The Destino Chino honors the Chinese who settled Peru’s coastal areas in which the richness of aquatic life contributes significantly to the bio-diversity, economic and ecological make-up of the country.  This ceviche features yellowtail tuna, tiger prawns, ginger and lemongrass oil.  It is more tangy and complex than the other ceviche plates on the sampler.

Chile Relleno

Chile Relleno

The third offering in the sampler, Ceviche A la Mexicana is crafted of Ahi tuna, avocado, organic mango and Achiote oil.  It is wholly unlike the ceviche proffered at many Mexican restaurants in which the tanginess of lime sometimes overwhelms instead of complementing the natural briny flavor of the fish.

Destino’s rendition of Mexican ceviche reminded me more of the type of ceviche you sometimes see in Japanese sushi restaurants in which the fish is the featured attraction and everything else is an ameliorant meant to bring out its taste.  This is a ceviche at the level of sublime.

At that level you’d also have to include Destino’s Chile Relleno, a poblano chile engorged with Niman Ranch ground sirloin, farmhouse Cheddar, chipotle salsa and citrus Crème Fraiche.  It’s a Peruvian dish with the full California treatment starting with ground sirloin from a cooperative which raises livestock traditionally, humanely and sustainably to deliver some of the best tasting meat you’ll have anywhere.

While the poblano chile is the canvas and the Niman Ranch ground sirloin the showcase, it is the smoky chipotle salsa and tart, citrusy Crème Fraiche that put it all together with complementary, yet contrasting tastes.  Having consumed chile rellenos at hundreds of restaurants, I can attest to these being among the very best I’ve had anywhere.

Grilled Niman Ranch sirloin is also a featured component of another fabulous tapas dish–Churrasco.  Churrasco is a Spanish and Portuguese term referring to meat or grilled beef.  Destino’s churrasco is perfectly grilled to about medium.  It is adorned with Maldon sea salt and Chimichurri salsa, an Argentine specialty.

Another tapas hit, the Conchitas a la Parmesana starts with Hokkaido Day Boat Scallops, the famous Japanese scallops which have earned “epicure-grade” and “sushi-grade” ratings from culinary cognoscenti.  That will tell you something about this tapas dish.  Each scallop is extremely flavorful in and of itself with an invigorating briny wildness, but add a bit of garlic butter and rich Parmesan and you’ve got a terrific treat.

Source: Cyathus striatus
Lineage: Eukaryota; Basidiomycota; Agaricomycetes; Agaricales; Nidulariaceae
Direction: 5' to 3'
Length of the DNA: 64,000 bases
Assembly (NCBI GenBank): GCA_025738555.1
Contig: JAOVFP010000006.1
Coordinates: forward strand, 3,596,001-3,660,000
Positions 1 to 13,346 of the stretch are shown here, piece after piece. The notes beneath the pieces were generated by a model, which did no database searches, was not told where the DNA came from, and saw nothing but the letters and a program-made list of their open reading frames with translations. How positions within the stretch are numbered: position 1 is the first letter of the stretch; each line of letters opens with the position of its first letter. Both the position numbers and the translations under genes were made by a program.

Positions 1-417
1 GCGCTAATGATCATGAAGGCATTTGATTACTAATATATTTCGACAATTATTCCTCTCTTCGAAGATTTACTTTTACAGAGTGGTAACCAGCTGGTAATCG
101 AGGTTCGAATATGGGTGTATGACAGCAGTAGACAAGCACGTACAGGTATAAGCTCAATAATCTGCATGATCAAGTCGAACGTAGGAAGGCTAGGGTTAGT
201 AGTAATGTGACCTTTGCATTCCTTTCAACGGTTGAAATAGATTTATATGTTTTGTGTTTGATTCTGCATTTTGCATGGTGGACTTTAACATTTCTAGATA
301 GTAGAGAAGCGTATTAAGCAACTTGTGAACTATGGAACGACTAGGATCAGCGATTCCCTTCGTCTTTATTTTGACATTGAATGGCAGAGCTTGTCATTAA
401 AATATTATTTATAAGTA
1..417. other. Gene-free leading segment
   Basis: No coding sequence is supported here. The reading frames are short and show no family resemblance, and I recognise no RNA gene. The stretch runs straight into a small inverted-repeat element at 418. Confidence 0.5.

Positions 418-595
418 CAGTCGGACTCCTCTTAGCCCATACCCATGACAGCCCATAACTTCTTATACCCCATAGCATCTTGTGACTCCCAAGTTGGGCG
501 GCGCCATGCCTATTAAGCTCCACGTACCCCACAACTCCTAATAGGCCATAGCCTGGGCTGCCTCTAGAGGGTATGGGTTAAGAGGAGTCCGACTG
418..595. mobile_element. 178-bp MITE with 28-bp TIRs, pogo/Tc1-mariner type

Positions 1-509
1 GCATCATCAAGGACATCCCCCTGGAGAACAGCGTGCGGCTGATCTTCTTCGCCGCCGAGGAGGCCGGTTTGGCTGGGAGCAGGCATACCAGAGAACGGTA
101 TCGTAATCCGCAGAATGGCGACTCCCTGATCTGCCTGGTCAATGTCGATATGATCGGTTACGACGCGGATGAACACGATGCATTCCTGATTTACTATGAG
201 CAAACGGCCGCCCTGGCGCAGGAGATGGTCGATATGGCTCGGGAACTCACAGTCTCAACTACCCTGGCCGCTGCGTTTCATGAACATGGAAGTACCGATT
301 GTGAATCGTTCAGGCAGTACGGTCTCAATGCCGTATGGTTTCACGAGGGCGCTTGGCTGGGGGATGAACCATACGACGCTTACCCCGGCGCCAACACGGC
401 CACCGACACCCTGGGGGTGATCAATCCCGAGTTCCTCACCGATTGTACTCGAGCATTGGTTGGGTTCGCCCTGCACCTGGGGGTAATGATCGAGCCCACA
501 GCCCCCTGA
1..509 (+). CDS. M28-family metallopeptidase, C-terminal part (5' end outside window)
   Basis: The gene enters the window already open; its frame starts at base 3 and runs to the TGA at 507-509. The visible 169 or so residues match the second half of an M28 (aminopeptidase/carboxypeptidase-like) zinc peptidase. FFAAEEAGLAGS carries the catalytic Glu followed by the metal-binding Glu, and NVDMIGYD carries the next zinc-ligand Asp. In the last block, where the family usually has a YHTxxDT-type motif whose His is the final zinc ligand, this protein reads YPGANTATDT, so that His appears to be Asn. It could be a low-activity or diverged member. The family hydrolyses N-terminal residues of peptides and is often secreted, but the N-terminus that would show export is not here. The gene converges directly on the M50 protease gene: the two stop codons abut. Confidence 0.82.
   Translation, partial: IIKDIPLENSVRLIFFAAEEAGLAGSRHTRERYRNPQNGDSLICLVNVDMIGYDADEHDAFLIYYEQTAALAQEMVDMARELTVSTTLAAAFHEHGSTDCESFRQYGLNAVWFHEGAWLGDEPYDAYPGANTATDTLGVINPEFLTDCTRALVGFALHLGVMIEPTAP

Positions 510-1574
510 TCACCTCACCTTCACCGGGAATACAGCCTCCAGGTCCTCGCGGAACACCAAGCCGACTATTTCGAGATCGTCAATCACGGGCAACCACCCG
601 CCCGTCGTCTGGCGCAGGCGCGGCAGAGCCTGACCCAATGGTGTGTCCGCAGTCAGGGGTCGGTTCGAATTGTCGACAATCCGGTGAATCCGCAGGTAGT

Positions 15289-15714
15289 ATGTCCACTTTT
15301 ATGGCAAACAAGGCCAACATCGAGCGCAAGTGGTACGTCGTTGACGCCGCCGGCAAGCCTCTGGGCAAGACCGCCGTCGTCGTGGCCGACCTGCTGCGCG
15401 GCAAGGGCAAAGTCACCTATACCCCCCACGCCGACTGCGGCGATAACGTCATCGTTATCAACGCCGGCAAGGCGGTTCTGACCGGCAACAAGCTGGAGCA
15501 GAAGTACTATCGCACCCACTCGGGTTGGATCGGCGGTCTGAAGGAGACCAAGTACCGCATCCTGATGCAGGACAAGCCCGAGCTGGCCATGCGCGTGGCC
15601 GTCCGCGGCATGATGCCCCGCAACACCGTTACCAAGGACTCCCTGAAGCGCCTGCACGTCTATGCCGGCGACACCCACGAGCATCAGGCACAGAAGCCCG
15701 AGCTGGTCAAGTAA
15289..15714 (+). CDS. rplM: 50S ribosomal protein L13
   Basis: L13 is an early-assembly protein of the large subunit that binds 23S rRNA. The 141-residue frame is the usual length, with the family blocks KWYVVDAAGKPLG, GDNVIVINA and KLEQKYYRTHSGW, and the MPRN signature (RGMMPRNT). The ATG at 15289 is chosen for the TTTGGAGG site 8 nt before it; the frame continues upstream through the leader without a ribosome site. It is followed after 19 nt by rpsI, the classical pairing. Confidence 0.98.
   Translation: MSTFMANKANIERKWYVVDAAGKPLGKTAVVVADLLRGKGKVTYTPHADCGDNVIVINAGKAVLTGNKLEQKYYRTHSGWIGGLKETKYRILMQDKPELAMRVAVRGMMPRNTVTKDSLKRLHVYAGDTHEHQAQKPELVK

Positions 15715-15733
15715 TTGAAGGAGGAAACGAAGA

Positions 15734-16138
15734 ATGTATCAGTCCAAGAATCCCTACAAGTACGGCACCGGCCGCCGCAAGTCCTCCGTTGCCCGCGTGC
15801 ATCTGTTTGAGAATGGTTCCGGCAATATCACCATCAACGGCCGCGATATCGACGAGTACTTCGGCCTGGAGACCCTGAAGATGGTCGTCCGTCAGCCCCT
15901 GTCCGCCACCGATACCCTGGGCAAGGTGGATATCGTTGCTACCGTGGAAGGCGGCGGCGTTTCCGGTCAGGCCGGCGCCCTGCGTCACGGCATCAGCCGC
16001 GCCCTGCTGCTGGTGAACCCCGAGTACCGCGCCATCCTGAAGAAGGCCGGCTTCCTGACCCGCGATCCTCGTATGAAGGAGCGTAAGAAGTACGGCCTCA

Last, but certainly not least among top-grade tapas we sampled are Arepas de Queso, uniquely shaped cornmeal biscuits sandwiching Fontina cheese very similarly to a quesadilla then topped with a roasted corn and bell pepper salsa.  The combination of flavors works very well together, but it is the light texture that made this a special dish.

Churros with hot chocolate

Churros with hot chocolate

If after a sumptuous repast of tapas you still have room for a main entree, an excellent option are the Raviolis de Aji de Callina, housemade pasta, shredded chicken, an Aji Amarillo reduction and toasted walnuts.  Similar to yet distinctive from Italian ravioli dishes, it will appease the most finicky diners.

The ravioli tablets, more closely resembling dumplings than Italian ravioli are engorged with tender, well-seasoned chicken and topped with a mildly piquant pepper sauce with just slightly more heat than tomato sauce.  This is an excellent entree.

If there’s one absolute must in a dining experience at Destino, it’s that you MUST have dessert irrespective of how much you have to loosen your belt.  Desserts are fabulous, maybe none more so than Churros Y Chocolate. Churros have a reputation for having cardboard-like textures and empty calories with little flavor to show for it.

Destino’s churros were lightly crispy on the outside and soft and warm on the inside with a light sprinkling of canela (the Portuguese and Spanish word for cinnamon).  The chocolate is made from winter-spiced hot cocoa and being thin, is prone to spillage on your shirt.  That’s a small price to pay for a decadent dessert treat you’ll dream about.

It won’t take alfajores for you to leave Destino with a smile on your face.  It’s a smile that will return with every sweet remembrance of the wondrous cuisine with its roots in gastronomic heaven, the modest nation of Peru.


1815 Market Street
San Francisco, CA
(415) 552-4451
LATEST VISIT: 20 February 2008
COST: $$$
BEST BET: Ceviche A La Peruana, Ceviche Destino Chino, Ceviche A La Mexicana, Chile Relleno, Arepas de Queso, Churrasco, Conchitas a la Parmesana, Raviolis de Aji de Gallina, Churros Y Chocolate